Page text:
Definitions


Analogy


Simiar functions w/o close relationship

-similarity is result of convergent evolution (evolve independently of each other)


Homology


Similarity of structures due to common ancestry regardless of function


Vestigial Organs


Organs w/ no discernable function

ex: coccyx of humans legs of snakes and whales


Evolutionary Anachronisms


Products of nature that can only be explained in light of evolution ("ghosts of evolution past")

ex: avacado


Exaptations


Adaptations that evolved originally for a different function

ex: feathers on birds (evolved as thermoregulation as opposed to flight)


Embryology


-study of organismal development-more closely related organisms should share more of their development
ex: we all had gills at some point and had a 2 chamber heart


Molecular Biology


Genetics = Study of heredity

-we should share more of our DNA w/ those organisms we are more closely related to

ex: chimpanzees and humans share 98% of DNA


Natural Selection = unequal reproductive success


those individuals with traits (= adaptations) best suited to the local environment will generally leave more fertile offspring


Modern Synthesis (1930's)


Merging of evolutionary and genetic research/thought


Populations


a group of individuals of the same species in the same place, at the same time


Hardy-Weinberg Formula


p2 + 2pq + q2 = 1


Hardy-Weinberg Formula Assumptions


1 Extremely large population size2 no mutations are occuring3 no selection happening (ex: no evolution)4 random mating5 no gene flow


Microevolution


A generation-to-generation change in a populations frequency of allels


Genetic Drift


A change in the gene pool of a small population due to chance


The Bottleneck Effect


A drastic reduction in population size

-only a few survive--->therefore certain alleles are overrepresented and others are underrepresented (or lost)

ex; cheetas (10,000yrs ago & 19th century)


The Founder Effect


Only a few individuals w/ a different genetic make-up start a new population

ex: 1814, 15 British founded a colony on Tristan de Cunha (in the middle of the atlantic ocean)-one had rare retinitis pigmentosa allele-by 1960's, of 240 descendents, 4 had the disease and 9 were known carriers


Gene Flow


A gain/loss of alleles from a populationby the movement of individuals/gametes into or out of a population-if gene flow increases, it will decrease the difference among populations


Mutation


The raw (original) source of genetic variation


Natural Selection


Leads to variation between population = geographic variation

-bc environmental factors are likely to vary across the range of a species-the main driver of microevolution


Directional Selection


Select one phenotype over another phenotype


Disruptive Selection


Select against the most common phenotype which drives the evolution of 2 very different phenotypes


Stabilizing Selection


Select against both extremes (favor most common, intermediate phenotype)

-most common


Balancing Selection


Maintain multiple alleles, maintains 2 or more phenotypes at stable frequencies


Heterozygote Advantage


Individuals who are heterozygus for a certain trait have greater fitness than homozygus individuals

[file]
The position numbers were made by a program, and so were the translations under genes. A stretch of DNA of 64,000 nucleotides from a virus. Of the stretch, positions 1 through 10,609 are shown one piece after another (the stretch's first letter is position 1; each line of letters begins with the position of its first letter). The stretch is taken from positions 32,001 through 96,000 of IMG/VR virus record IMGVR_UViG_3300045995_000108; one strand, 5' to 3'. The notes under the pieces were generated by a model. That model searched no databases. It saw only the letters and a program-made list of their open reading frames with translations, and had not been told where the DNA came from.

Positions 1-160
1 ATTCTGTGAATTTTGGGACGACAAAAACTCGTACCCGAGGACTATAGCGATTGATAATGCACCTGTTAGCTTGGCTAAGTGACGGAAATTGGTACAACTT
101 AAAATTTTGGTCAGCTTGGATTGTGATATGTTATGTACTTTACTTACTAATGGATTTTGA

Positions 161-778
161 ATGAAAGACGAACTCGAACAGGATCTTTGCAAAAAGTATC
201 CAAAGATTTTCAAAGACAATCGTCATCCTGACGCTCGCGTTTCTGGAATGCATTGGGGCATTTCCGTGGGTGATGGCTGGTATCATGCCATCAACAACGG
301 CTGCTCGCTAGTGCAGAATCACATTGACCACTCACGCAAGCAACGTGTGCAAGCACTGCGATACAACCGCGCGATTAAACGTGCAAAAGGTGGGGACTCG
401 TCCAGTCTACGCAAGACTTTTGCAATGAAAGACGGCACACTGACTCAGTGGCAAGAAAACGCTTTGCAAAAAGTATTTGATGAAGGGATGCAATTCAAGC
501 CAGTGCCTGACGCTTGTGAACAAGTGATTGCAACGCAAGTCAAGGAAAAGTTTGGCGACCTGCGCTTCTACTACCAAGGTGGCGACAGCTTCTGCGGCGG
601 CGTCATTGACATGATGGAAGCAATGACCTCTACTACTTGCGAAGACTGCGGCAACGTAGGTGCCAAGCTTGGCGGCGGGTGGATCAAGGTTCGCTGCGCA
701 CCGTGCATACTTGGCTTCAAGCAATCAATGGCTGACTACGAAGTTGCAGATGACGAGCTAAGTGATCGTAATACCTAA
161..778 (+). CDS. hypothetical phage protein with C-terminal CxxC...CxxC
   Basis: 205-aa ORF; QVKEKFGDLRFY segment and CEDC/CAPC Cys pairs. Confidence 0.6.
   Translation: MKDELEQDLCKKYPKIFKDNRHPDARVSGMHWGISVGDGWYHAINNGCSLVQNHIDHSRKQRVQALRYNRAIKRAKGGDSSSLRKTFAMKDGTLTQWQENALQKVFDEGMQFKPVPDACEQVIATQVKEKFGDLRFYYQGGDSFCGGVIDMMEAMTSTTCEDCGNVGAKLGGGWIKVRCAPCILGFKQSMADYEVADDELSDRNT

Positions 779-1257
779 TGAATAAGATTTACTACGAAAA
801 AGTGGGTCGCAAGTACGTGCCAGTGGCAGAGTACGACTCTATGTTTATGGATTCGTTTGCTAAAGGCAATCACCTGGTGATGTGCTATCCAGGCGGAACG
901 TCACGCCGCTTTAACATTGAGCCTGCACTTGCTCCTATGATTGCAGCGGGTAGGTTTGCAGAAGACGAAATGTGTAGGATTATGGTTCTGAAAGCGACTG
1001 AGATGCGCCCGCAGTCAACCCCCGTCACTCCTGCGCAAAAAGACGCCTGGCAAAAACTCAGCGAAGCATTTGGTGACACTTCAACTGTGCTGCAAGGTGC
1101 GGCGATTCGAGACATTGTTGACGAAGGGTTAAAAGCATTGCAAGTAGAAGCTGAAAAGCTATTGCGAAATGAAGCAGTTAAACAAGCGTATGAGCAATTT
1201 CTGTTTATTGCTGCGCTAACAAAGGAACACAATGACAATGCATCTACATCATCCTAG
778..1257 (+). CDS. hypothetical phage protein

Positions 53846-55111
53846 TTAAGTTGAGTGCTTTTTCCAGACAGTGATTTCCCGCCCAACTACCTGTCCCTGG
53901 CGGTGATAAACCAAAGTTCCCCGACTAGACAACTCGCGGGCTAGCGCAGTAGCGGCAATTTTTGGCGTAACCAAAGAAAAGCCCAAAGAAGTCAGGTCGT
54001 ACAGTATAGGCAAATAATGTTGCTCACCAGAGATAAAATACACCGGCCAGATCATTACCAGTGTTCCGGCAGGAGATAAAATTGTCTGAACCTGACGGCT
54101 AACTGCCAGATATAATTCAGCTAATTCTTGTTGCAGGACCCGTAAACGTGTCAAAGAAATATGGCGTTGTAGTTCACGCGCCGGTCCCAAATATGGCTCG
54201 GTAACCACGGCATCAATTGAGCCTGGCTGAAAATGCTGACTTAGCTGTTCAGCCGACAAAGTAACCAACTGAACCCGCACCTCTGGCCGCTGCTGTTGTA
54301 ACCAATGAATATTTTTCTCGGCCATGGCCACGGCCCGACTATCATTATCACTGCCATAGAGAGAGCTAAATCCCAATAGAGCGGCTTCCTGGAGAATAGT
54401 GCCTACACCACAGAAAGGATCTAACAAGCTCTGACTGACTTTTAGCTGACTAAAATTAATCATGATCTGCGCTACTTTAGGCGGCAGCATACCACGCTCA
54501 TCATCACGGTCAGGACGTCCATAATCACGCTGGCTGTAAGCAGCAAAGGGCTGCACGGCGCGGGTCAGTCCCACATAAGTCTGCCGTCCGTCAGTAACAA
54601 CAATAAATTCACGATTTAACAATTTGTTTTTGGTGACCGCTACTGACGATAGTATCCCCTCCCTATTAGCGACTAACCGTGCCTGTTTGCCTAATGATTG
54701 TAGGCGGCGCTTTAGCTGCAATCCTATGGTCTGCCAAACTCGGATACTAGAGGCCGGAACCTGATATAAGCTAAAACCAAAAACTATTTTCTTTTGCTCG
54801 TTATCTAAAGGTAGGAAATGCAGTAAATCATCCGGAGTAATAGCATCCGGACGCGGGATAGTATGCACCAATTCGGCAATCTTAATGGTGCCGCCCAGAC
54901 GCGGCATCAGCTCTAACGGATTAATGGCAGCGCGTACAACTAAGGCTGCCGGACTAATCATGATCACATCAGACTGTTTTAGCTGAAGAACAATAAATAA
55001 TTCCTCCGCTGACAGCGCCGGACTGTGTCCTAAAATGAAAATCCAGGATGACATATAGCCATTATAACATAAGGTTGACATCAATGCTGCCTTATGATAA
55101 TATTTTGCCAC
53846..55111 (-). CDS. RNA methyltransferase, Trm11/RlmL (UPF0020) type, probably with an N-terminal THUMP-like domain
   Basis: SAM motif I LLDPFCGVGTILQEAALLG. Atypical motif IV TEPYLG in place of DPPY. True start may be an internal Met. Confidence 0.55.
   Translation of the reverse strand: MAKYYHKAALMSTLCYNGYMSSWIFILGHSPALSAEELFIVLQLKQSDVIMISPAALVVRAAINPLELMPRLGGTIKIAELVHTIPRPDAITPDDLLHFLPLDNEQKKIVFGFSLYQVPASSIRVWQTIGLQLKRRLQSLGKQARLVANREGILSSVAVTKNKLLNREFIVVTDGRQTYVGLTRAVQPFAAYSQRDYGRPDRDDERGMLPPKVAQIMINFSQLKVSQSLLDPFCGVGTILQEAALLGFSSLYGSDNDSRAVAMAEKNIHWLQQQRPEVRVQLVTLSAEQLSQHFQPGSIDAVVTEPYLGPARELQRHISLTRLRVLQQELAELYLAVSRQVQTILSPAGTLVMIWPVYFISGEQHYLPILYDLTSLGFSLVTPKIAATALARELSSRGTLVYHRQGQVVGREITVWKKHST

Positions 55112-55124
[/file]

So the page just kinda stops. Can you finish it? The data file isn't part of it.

Frequency-Dependent Selection


The frequency of any 1 phenotype declines if it becomes too common

ex: predator prey interactions side blotched lizards (rock, paper, scissors)


Neutral Variation


Variation that has little or no affect on reproductive success---> it is not selected for or against

-while this variation may not have any effect today, it may have an impact in the future if the environment changes


Sexual Selection


Natural selection for mating success

-can lead to sexual dimorphism


Intrasexual


Within a sex

-competition for mates by individuals of the same se

ex: peacocks-best plumage Irish elk-biggest antlers


Why sex?


1 production of diploid cells2 meiosis-production of gametes (to eliminate errors of recombination)3 sex is good if its optional4 selection of sexiness5 maintained by the good, the bad and the ugly


Good


Maintainance of beneficial mutations

-the population can evolve faster


Bad


Weeding out the bad mutations


Ugly


Avoid boom/bust cycles caused by parasites

-the Red Queen Hypothesis


Macroevolution


The major changes in the history of life

ex: origin of new species origin of biological novelties (ex: wings) explosive diversification mass extinction


What is a species?


-produce fertile offspring-populations-behavioral interactions-morphological features


Biological Species Concept


A species is a population or group of populations whose members have the potential to interbreed in nature to produce fertile offspring

Alternatives:1 morphological - physical traits2 ecological3 genetic similarity


Prezygotic Reproductive Barriers


before fertilization

a mechaanical isolation-the parts dont fitb behavioral isolation-ex: distinctive odors, calls, mating ritualsc habitat isolationd temporal isolation-different breeding seasonse gametic isolation-no union of the male and female gametes


Postzygotic Reproductive Barriers


(after fertilization)

a hybrid inviabilityb hybrid sterilityc hybrid breakdown


Hybrid Inviability


Dies young and doesn't reach sexual maturity


Hybrid Sterility


No functional gametes produced by the hybrid

ex: mules


Hybrid Breakdown


Offspring are feeble/sterile


Allopatric Speciation


Geographic barrier that physically isolates a splinter population

-many splinter groups don't survive-the splinter population MUST be reproductively isolated


Sympatric Speciation


New species originates w/o geographic isolation w/in the parent population.-most common
a polyploidy-extra set of chromosomes (common in plants)b habitat differentiationc sexual selection